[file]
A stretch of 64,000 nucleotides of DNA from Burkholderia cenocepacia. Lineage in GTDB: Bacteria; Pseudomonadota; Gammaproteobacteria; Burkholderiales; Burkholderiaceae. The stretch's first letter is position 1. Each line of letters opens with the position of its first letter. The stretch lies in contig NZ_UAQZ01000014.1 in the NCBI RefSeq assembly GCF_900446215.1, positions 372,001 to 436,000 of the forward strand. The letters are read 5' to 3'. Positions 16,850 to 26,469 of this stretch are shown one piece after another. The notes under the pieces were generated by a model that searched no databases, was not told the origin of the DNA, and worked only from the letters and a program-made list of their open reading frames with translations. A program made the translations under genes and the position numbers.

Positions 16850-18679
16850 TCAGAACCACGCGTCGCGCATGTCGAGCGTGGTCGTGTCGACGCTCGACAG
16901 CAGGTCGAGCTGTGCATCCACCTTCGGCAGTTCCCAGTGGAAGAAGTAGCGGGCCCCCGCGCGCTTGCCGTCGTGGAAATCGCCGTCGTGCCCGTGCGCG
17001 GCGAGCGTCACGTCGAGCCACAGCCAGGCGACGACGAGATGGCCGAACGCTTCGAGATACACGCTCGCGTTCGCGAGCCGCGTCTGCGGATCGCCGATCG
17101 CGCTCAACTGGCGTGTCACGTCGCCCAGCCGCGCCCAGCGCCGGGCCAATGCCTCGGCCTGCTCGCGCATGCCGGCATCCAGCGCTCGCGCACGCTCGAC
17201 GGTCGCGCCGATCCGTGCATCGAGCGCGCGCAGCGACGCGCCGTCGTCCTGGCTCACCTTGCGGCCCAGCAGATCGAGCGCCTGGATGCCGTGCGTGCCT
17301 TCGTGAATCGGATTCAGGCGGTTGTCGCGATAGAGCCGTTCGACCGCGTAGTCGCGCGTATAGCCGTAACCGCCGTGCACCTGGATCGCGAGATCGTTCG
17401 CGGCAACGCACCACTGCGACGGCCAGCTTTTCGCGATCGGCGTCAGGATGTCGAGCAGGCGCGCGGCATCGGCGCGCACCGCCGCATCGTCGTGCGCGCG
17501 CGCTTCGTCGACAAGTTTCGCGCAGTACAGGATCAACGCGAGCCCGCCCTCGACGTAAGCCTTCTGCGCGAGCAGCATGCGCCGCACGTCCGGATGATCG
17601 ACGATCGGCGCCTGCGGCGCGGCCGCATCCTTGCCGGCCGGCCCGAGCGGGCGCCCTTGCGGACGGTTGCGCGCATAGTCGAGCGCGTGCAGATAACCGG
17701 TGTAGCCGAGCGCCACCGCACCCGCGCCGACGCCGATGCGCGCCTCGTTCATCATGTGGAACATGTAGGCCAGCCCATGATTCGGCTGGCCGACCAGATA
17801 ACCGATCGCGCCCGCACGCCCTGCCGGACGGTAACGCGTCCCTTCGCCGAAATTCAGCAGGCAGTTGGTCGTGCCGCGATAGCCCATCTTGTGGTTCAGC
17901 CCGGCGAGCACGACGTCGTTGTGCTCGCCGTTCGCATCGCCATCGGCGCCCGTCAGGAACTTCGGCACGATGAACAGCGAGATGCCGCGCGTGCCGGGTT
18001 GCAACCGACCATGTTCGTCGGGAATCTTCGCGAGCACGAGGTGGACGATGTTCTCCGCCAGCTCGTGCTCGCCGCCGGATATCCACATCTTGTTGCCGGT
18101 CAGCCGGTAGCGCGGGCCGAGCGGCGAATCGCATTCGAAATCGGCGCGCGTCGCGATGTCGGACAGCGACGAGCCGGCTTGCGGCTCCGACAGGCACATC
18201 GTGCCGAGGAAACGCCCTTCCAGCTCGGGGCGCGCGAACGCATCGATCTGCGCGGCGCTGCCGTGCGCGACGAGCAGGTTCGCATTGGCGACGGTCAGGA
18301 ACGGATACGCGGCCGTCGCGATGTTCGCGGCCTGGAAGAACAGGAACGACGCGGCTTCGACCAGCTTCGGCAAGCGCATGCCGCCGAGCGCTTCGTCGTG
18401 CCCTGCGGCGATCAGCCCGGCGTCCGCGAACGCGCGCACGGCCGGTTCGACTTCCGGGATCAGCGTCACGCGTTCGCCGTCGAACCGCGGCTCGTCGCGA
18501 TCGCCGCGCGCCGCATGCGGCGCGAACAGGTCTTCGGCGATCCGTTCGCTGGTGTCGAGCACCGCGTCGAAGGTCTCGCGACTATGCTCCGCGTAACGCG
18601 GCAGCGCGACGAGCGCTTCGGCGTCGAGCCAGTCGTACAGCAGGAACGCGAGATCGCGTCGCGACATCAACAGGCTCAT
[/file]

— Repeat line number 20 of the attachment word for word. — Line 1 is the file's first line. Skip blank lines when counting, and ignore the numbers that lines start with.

18501 TCGCCGCGCGCCGCATGCGGCGCGAACAGGTCTTCGGCGATCCGTTCGCTGGTGTCGAGCACCGCGTCGAAGGTCTCGCGACTATGCTCCGCGTAACGCG